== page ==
So it’s easy to understand why the idea of buying such a publication might be attractive. “People don’t really understand China and have the wrong perception of China, they also have a lot of misconceptions about Alibaba,” Joseph Tsai, Alibaba’s executive vice chairman, told the New York Times, with the clear implication that under Alibaba’s ownership, that is going to change. From here on in, it’s a safe assumption that the SCMP will be operating under implicit or explicit instructions to portray Alibaba in particular, and China in general, in a more positive light. (One fascinating test will come on June 4, when the paper always publishes a powerful front-page photograph of the Tiananmen Square memorial demonstrations in Hong Kong. There’s a good chance that in 2015, for the first time, it won’t.)

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In Israel, Sheldon Adelson, a far-right Republican, has used his newspaper to try to get his own chosen candidate for prime minister elected; he will surely be thinking along similar lines at the Review-Journal. (Nevada is not only Adelson’s home state; it’s also a crucial primary state.)

But neither man has really been on the receiving end of the kind of complaints they’ve both been good at dishing out. Ma in particular is going to start getting phone calls from the one Chinese ministry he hasn’t had to worry about until now: the propaganda ministry. And those are the kind of calls which no Chinese billionaire wants to start saying no to. Meanwhile, journalists simply don’t behave like other kinds of employees. They don’t react in the same way to incentives, and if you promise them editorial independence, they will hold you to that promise and raise a huge stink every time you try to interfere.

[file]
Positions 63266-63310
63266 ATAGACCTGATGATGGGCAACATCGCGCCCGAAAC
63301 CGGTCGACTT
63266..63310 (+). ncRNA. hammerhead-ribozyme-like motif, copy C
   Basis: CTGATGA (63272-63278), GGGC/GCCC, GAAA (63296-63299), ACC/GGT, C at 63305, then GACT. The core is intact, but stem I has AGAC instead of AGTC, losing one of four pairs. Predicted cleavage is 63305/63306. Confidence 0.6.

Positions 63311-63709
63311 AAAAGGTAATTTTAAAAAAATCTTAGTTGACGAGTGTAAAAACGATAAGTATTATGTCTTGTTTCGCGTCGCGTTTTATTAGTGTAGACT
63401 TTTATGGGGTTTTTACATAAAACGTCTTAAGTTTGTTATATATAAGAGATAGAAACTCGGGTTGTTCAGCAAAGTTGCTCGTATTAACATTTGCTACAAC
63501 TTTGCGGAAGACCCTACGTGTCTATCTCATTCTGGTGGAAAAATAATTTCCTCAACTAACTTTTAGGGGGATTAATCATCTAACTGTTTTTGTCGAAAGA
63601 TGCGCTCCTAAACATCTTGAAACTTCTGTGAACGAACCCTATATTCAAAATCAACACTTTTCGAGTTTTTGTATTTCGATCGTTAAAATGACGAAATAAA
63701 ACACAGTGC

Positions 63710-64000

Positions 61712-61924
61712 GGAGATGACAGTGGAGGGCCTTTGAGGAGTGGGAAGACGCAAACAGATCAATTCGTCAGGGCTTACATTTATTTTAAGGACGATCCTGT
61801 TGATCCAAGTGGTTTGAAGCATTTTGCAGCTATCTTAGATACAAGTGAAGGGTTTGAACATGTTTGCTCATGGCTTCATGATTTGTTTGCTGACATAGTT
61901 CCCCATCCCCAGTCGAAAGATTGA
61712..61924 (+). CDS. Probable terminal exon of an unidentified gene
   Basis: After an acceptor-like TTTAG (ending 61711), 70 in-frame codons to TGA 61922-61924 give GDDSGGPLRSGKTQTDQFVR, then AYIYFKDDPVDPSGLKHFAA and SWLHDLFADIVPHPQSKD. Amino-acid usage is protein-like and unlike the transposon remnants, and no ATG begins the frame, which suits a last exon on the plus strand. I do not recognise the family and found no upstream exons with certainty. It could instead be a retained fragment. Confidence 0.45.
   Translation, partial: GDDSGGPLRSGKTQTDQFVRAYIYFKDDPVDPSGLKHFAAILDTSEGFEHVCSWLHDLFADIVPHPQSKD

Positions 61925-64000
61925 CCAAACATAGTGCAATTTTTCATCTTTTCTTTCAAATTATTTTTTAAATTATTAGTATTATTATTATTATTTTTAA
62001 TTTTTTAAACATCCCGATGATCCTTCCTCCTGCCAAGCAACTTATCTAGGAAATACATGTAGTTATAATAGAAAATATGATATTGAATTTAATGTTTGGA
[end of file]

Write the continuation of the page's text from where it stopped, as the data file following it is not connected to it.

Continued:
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The result, in the words of Minky Worden, the director of global initiatives at Human Rights Watch and a self-proclaimed “veteran Hongkonger,” is that Ma has “reached out and hugged a hornet’s nest.” He wants to be a hero to the authorities in Beijing, but in reality he’s going to be the locus for a whole slew of complaints from various Chinese power centers.